Boundary Symbolism and Dual Deities as Patrons in Ancient Navigation. Aspects of Ritual and Mythology
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Keywords

Janus
Divine twins
maritime rites
correlation of ritual and myth
Indo-European studies
astral myths
solar myth of the Bronze Age
boundary symbolism
upper-lower world dichotomy
Greek-Roman mythology

How to Cite

1. Kozhukhovskaia I. Boundary Symbolism and Dual Deities as Patrons in Ancient Navigation. Aspects of Ritual and Mythology // Journal of Frontier Studies. 2020. № 3 (5). C. 170-186.

Abstract

The article focuses on identification of types of dual deities in the context of their corre-lation with ancient navigation, representing the borderline state in symbolic terms, and associated with the transition qualities. The paper sets the layers of their symbolism that originate from the system of maritime rites, overlapping with the interweaving of these deities into Indo-European solar myth of the Bronze Age that, first of all, embodies the duality of cosmos. The semantics of the Divine twins and the two-faced god Janus fo-cuses on liminal qualities that require protection. Dioscuri-Ashvins do not so much save the sun from the underworld, as they rather ensure the safety of the transition: the bor-derline state is no less dangerous than the underworld. While Dioscuri act as guardians of the boundary in the view of their polarity and the dynamics of their myth (they are divided and located in different worlds of Axis Mundi), Janus has identical functions, yet in terms of his stationary status: he “allows” the sun to pass at dawn and at sunset. Janus concentrates the symbolism of intercrossing of space and time, accompanied by the development of four- and five-faced deities. The solar motif unfolds at the level of microcosm as well: both Janus and Dioscuri are mythologized as patrons of those who appear in a boundary condition, i.e., travelers and sailors.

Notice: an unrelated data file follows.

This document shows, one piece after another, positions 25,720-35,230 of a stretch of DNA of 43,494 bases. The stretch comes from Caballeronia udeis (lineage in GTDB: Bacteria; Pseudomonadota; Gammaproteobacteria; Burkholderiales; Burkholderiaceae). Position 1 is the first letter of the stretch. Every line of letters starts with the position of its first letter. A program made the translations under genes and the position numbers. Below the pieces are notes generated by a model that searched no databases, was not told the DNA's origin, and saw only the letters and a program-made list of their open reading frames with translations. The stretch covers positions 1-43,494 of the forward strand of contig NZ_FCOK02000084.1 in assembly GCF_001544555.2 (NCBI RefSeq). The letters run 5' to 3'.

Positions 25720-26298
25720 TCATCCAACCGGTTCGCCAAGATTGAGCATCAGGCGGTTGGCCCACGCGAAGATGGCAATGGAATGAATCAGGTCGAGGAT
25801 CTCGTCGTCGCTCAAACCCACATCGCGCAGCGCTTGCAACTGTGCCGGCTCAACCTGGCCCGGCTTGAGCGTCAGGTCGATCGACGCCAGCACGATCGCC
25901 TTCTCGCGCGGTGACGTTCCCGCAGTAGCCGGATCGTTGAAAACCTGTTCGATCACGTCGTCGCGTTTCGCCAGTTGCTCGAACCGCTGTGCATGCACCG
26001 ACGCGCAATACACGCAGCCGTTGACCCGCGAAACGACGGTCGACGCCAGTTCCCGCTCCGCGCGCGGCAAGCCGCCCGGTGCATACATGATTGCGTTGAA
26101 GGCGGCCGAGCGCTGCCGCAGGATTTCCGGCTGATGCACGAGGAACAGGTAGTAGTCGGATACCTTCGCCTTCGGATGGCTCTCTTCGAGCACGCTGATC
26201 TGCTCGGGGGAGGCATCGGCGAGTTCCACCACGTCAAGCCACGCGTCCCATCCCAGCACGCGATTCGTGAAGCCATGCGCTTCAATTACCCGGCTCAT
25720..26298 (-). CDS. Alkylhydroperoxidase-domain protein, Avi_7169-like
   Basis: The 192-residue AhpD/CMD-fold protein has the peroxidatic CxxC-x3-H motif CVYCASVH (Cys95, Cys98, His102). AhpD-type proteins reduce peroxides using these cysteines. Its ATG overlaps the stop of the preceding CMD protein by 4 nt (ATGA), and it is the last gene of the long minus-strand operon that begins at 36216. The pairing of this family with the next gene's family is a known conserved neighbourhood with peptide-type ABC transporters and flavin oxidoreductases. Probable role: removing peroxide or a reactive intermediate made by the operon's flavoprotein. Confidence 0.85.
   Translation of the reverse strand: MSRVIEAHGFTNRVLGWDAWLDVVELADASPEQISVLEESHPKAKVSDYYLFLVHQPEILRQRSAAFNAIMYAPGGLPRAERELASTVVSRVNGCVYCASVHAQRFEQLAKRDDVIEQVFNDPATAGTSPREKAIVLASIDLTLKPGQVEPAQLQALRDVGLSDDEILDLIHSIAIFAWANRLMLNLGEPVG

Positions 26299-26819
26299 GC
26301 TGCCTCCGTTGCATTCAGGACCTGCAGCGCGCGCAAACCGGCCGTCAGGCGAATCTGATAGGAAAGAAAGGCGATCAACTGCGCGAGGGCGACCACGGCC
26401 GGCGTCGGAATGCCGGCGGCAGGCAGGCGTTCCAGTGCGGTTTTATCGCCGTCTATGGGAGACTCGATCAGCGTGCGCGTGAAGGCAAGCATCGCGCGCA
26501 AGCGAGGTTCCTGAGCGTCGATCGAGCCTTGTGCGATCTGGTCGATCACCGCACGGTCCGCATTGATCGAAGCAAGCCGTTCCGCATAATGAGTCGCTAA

https://doi.org/10.46539/jfs.v5i3.184
pdf (Русский)

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